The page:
In Baltimore, Papelbon got the first two Orioles in the ninth, Adam Smith and Mark Reynolds, on swinging third strikes and things were looking even better for the Sox. Then Chris Davis hit Papelbon’s first pitch for a double and Buck Showalter put Kyle Hudson in to run for him. The next batter, Nolan Reimold, went to two and two and Papelbon was one pitch away from sending the Sox to the playoffs. On the next pitch, Reimold hit a ground rule double to score Hudson and knot the game at 3-3 and put the winning run on second. Robert Andino then hit a soft liner into short left that Carl Crawford could not quite reach, Reimold scored from second and the game was over. The Sox had lost the game, 4-3 .
A few minutes later, down in Tampa Bay, in the last of the twelfth, Evan Longoria, facing the Yankees 11th pitcher of the game, Scott Proctor, with the game tied 7-7, hit a home run down the left field line to perhaps the shortest reachable part of the stands in fair play in the ballpark for a walk off home run to send the Rays to the Playoffs and end the Red Sox season.
Baseball had just witnessed the most incredible end to a baseball season that anyone was ever likely to see. To make it all the more incredible, fans across the country had been able to watch all three games on television as they came to an end within minutes of each other.
Red Sox fans were in shock. Just four weeks ago their team was in first place and Sox fans were looking ahead to another American League East win. It was inconceivable that they would not be in the playoffs. Sox fans, after the wins in 2004 and 2007 were getting ready for another World Series.
Ian Browne, of MLB.com perhaps said it best the next day under the headline ‘Wild ride over; Sox’s playoff dream blown away’. He said ‘ The Red Sox had their bags packed for either a one-game playoff at Tropicana Field, or even better, a trip to Texas to start the American League Division Series. But by the end of one final unraveling, they had nowhere to go but home. This after the worst September collapse in baseball history’.
Who could have anticipated that the Sox season would end as it did? How could they lose 20 of 27 games in the last four weeks? How could Tampa Bay make up a nine game deficit while losing ten games in the last month? How could the Yankees have blown a 7-0 lead to Tampa Bay after the seventh inning?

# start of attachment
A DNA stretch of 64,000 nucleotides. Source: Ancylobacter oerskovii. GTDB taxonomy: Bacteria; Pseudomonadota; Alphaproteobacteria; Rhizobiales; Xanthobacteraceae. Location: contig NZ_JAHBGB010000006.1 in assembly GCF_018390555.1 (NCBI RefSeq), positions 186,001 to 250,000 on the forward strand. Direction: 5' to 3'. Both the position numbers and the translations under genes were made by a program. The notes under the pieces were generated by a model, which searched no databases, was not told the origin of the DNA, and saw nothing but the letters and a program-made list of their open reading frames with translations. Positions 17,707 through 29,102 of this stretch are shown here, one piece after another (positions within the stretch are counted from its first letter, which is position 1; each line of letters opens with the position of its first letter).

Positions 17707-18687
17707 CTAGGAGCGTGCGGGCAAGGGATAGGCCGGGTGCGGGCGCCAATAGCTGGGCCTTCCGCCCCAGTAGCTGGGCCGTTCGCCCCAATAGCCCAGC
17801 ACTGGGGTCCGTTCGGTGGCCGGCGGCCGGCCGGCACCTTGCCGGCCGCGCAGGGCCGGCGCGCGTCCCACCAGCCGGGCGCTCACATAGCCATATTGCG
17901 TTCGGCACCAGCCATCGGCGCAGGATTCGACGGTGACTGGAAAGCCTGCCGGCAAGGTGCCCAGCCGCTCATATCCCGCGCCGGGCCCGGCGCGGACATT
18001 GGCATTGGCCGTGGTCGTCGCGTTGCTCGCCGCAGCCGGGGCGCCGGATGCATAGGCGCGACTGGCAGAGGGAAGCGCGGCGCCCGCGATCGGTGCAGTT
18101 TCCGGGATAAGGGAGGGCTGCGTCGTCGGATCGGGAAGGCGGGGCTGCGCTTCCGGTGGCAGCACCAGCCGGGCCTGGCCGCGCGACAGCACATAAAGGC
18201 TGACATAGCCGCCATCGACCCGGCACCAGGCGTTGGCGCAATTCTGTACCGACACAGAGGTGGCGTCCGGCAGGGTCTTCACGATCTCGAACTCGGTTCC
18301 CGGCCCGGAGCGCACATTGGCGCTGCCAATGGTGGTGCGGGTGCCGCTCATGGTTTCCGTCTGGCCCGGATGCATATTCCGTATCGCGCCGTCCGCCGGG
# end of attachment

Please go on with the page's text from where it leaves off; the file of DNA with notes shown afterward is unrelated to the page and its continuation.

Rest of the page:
So many things had to go wrong for the Sox in that last four weeks in order for them to be eliminated, it just did not appear possible that it could happen, but it did. For example, in the last 14 games of the season, from September 15 on, when the Red Sox were literally fighting for their baseball lives, they had to start Kyle Weiland, Tim Wakefield and Erik Bedard on the mound twice each.
Prior to this stretch, Weiland had given up 12 runs in his last three starts while pitching just 14 innings for a 7.71 ERA. Wakefield had pitched a total of 146 innings and had given up 88 earned runs for an ERA of 5.42. Bedard had given up 16 runs in 32 innings since joining the team for a 4.50 ERA. The Sox lost 5 of the six games these three started. They pitched 20 innings in six games, an average of 3 1/3 innings per start and gave up 17 earned runs for a combined ERA of 7.65.
In the other eight games of that last 14, Beckett and Lester started three each and Lackey started two. Between them, they pitched a total of 45 1/3 innings and gave up 39 earned runs for a combined 7.74 ERA. As the team was losing 10 of that 14, they had one win and four losses between them. Beckett got a win against Tampa Bay on September 16, going six innings and giving up three runs, two earned and that was the only win by a starter for the entire 14 games. The three other wins in that 14 game period were recorded by Atchison, Morales and Aceves, all in relief.
Obviously, a lack of starting pitching is not the only reason the Red Sox folded down the stretch but it is just one example of a factor that contributed to the overall failure.
The Blame Game started immediately and anyone could have guessed where the ax would fall and that it wouldn’t take long for it to fall.